Unfortunately, the second unit in Asawarpur accompanied some issues. We were met with a lot of resistance on the women’s part as the production took place inside their own homes: spaces that institute boundaries. We took efforts to help young women transcend the obligation of being the daughters in law of the village—something they often said to me “ham is gaun ki bahu hain”—and recognize their existence as individuals independent from their roles as mothers and homemakers. This was only possible by spending a lot of time with the people of Asawarpur and speaking in the same dialect of Hindi as they did—because it is only through speaking their language in the way they speak it that we could have hoped to bridge the gaps between our worlds.
Saadia: How did the men in these villages react to this project?
Aishwarya: While they reacted positively to our visits towards the beginning—due to our social privilege—the smaller ways in which men hindered the work of women in the village became clearer as time passed. The workers never said anything against this outrightly. Yet, on numerous occasions, household chores were piled upon them to keep them from working on their assignments.
Saadia: As you mentioned, Ordinaire is run through equal importance and responsibility being vested in each member, what does the organization and decision-making look like in this case?
Aishwarya: Every member of the team is a part of the decision-making process. The prices of products are decided by a democratic vote. Ordinaire is neither a corporate, nor an NGO, but a social business that functions like a competitive brand. Working in a place of equality has kept us going and will hopefully do so in the future. The workers are in direct contact with the product and the seller as opposed to work environments where privileged employers hand out jobs as a charity. Our finances are transparent to each person on the team and all current profits are being fed into expansion. Our long-term plans for surplus capital are to start education programmes for the women and children at the fringes of state policy implementation.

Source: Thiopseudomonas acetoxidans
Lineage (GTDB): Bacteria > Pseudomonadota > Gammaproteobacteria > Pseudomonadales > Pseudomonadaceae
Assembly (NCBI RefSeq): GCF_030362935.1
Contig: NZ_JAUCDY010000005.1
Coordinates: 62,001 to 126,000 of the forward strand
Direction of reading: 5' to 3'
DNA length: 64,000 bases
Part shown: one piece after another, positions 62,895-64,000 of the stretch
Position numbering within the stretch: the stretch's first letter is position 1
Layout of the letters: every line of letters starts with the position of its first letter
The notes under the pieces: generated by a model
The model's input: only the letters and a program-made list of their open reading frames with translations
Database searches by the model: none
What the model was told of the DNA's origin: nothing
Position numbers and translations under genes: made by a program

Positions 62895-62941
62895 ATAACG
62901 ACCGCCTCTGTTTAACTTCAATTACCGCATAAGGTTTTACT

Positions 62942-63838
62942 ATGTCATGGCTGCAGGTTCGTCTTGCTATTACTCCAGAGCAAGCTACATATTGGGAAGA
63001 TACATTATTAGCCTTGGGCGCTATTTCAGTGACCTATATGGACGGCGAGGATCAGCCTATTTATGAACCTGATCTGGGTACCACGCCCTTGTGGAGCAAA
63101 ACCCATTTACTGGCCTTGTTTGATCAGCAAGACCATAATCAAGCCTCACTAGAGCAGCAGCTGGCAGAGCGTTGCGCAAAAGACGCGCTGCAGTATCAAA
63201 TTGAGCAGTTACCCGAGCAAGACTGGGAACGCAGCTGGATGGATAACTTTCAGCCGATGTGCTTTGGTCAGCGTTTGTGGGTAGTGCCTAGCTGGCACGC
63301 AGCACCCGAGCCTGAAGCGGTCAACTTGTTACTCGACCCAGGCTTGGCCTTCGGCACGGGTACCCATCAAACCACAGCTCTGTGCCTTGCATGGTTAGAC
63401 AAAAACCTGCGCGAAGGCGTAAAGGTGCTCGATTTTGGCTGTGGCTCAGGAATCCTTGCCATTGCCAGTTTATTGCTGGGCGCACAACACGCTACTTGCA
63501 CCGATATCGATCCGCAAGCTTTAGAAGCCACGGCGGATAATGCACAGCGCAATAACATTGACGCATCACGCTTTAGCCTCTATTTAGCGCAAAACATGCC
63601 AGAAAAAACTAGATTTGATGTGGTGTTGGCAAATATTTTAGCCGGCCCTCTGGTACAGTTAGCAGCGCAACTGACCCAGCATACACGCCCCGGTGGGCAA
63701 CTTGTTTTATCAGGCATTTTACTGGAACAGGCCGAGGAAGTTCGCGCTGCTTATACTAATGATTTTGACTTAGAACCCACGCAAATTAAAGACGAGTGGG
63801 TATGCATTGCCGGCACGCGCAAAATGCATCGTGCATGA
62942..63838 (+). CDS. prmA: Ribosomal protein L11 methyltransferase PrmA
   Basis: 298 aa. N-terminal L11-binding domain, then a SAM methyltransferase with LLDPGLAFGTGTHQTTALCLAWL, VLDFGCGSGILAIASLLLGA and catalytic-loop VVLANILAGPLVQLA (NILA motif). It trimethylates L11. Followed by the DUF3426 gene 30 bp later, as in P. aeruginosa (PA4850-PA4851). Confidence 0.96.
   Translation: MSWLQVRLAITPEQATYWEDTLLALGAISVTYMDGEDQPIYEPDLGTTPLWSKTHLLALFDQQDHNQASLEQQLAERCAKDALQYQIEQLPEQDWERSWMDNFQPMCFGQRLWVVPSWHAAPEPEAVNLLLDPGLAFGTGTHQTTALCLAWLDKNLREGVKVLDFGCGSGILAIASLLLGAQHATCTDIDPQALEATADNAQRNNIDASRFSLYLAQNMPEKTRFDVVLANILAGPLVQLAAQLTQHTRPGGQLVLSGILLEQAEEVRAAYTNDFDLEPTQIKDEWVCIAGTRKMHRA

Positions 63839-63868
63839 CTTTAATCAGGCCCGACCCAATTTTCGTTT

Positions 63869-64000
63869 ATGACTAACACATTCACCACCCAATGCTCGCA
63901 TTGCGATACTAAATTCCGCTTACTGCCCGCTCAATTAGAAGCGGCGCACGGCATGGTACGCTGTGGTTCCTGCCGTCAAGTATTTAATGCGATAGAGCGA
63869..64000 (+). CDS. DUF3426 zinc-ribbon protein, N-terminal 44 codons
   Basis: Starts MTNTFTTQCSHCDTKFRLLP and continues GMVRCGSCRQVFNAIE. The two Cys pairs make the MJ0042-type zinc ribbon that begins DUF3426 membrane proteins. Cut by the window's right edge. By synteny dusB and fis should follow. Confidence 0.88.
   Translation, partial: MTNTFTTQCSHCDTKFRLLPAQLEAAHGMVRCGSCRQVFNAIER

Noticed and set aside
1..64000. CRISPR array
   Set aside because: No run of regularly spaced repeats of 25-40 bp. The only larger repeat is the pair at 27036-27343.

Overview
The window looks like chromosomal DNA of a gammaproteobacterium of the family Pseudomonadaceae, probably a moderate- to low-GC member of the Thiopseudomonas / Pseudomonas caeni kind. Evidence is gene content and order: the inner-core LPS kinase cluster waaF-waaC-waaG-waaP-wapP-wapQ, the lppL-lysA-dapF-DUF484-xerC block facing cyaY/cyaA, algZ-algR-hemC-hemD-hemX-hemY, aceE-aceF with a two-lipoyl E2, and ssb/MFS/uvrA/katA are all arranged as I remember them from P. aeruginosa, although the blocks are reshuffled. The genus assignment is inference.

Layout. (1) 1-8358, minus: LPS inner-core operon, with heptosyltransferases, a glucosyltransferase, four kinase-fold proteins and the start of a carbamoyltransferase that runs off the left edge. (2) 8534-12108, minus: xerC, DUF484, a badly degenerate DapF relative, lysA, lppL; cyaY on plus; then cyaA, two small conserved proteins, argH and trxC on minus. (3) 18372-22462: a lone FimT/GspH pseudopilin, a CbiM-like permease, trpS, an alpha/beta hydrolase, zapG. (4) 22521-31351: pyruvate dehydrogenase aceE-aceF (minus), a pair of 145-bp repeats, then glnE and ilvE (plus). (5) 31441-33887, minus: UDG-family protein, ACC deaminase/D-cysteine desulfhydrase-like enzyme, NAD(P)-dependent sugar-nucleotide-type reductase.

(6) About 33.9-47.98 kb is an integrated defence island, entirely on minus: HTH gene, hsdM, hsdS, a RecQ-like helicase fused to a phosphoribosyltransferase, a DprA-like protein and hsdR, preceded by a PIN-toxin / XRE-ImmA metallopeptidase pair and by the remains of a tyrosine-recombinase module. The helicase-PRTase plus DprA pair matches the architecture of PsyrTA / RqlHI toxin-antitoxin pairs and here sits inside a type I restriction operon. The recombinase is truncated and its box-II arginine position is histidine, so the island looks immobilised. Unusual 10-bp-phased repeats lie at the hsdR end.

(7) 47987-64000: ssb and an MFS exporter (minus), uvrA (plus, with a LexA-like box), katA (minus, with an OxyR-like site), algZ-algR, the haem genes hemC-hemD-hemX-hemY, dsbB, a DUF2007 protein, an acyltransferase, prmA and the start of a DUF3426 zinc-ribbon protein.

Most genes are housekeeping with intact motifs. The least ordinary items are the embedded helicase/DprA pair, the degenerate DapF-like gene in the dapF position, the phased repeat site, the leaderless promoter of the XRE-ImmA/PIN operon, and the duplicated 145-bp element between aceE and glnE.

Saadia: Since many team members have different schedules, how do you prevent time clashes from getting in the way of the work that goes into Ordinaire?
Aishwarya: As there is no singular authority or leader for Ordinaire, each member feels obliged to stick to their commitments as all members have equal responsibility in making this work. All assignments have project leads, elected according to the time they have to give to the work, people self-nominate themselves if they have a relatively free schedule as compared to the next person and so on. There is no obligation for a certain number of products to be made or a certain goal to be achieved in a given time frame, each member works according to their own parameters.
Saadia: What do the next few months hold for Ordinaire?
Aishwarya: We’ve made it to an international entrepreneurship summit in Singapore where we hope to push for funding. We are also hoping to retail in boutiques, cafes and corporate houses to help expand Ordinaire. An e-commerce website is also in the making.
Saadia: Thank you for the interview. Hope you get the funding you deserve.
Aishwarya: I hope the funds can help us sustain this brand, though we’ve kept the possibility of it being otherwise in mind.